US brings terror case against 2 Ky. Iraqis
Allegedly tried to aid Al Qaeda
LOUISVILLE, Ky. — Two Iraqi men living as refugees in Kentucky tried to send sniper rifles, Stinger missiles, and money to Al Qaeda operatives in their home country, and both boasted of using improvised explosives against American troops there before moving to the United States, according to court documents unsealed yesterday.
Thirty-year-old Waad Ramadan Alwan and 23-year-old Mohanad Shareef Hammadi, both of Bowling Green, were arrested last week after an investigation that began months after they arrived in the United States in 2009. Neither is charged with plotting attacks within the United States, and authorities said their weapons and money didn’t make it to Iraq because of a tightly controlled undercover investigation.
Alwan is charged with conspiracy to kill a United States national, conspiracy to use a weapon of mass destruction, and attempting to provide material support to terrorists. Hammadi is charged with attempting to provide material support to terrorists and knowingly transferring, possessing, or exporting a device designed or intended to launch or guide a rocket or missile.
The FBI said in an affidavit that Alwan told an informant that he took part in insurgent attacks on US troops in Iraq using improvised explosive devices and a sniper rifle, saying “lunch and dinner would be an American.’’ Court documents say Hammadi also told an informant he planted improvised explosives in Iraq.
The men pleaded not guilty to the charges during a preliminary hearing yesterday, and they’re in federal custody pending a detention hearing.
The criminal complaints against the two men say they entered the United States legally in April 2009 and had refugee status. By late 2010, Alwan had told the informant he wanted to help terrorists in Iraq, and he recruited Hammadi early this year, authorities said. They are accused of trying to send the rifles, missiles, and C4 plastic explosives to Iraq. Federal prosecutors and the FBI declined to say how the two men were able to enter the country as refugees, or what they were doing in Bowling Green, a city of 60,000. State officials said at least 253 Iraqi refugees have moved to the city since 2008 but wouldn’t comment on whether the state’s refugee office had dealings with the suspects.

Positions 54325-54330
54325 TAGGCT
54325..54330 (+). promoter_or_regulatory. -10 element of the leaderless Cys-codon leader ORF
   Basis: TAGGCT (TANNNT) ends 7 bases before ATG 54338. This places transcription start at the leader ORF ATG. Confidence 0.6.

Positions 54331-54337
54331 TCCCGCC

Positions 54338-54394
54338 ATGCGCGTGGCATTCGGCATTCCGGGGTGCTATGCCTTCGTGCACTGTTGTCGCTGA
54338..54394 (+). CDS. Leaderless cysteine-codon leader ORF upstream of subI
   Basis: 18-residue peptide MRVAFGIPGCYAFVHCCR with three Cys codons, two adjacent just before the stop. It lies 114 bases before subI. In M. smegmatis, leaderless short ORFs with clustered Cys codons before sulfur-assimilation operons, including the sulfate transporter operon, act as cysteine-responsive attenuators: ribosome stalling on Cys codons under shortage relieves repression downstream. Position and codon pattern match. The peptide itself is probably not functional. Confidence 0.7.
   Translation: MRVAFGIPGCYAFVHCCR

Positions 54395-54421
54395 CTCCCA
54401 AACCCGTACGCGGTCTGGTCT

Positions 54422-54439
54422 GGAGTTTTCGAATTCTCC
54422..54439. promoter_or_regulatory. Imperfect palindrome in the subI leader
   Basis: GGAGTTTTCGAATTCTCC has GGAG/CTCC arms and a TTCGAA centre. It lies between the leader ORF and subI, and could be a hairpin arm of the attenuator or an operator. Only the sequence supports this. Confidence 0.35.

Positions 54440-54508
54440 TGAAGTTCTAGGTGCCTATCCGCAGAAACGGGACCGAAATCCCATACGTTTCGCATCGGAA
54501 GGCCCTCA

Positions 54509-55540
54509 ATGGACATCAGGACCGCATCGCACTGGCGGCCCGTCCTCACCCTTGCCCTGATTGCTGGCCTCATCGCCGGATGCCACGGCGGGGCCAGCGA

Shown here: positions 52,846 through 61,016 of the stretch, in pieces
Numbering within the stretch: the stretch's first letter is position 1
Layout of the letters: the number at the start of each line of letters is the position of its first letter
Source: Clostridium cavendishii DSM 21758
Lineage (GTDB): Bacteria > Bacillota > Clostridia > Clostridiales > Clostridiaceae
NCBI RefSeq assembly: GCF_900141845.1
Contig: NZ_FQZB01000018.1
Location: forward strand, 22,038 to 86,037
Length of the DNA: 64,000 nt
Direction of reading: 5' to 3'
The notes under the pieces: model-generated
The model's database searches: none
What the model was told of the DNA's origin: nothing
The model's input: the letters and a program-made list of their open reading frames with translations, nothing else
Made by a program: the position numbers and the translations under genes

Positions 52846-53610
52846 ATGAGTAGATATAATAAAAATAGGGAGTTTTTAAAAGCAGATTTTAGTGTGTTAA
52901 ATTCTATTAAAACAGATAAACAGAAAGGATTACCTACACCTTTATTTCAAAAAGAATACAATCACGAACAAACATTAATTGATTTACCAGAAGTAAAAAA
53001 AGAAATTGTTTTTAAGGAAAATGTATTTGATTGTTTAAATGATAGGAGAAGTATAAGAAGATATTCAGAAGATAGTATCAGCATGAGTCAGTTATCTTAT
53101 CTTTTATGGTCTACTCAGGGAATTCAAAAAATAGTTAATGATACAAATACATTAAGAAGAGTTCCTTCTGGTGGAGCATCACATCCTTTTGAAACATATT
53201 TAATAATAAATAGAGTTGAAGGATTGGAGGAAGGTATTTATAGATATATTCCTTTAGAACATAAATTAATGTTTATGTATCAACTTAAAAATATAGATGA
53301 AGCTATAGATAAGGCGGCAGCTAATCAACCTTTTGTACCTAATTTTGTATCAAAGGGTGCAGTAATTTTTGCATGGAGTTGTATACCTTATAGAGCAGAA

“Perhaps they just thought it was a lovely community,’’ said Elizabeth Fries, the FBI special agent in charge, who declined to say what the men did for a living.
A Department of Homeland Security official, who requested anonymity because the investigation is ongoing, said Alwan and Hammadi slipped through gaps in the immigration vetting system that have since been filled. The official said the agency now checks people repeatedly as new information becomes available.
FBI Director Robert Mueller said in February that his agency was taking a fresh look at Iraqi nationals in the United States who had ties to Al Qaeda’s offshoot in Iraq. The group had not previously been considered a threat in the United States.
Hammadi’s court-appointed lawyer, James Earhart, said he has not conferred with his client and doesn’t know much about the case.